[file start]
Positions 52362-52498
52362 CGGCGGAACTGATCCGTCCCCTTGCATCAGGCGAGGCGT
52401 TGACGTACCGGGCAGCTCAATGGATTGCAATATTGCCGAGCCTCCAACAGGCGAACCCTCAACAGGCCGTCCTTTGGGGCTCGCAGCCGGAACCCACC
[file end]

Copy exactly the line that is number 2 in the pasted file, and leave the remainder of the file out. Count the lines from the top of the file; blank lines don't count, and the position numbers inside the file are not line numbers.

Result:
52362 CGGCGGAACTGATCCGTCCCCTTGCATCAGGCGAGGCGT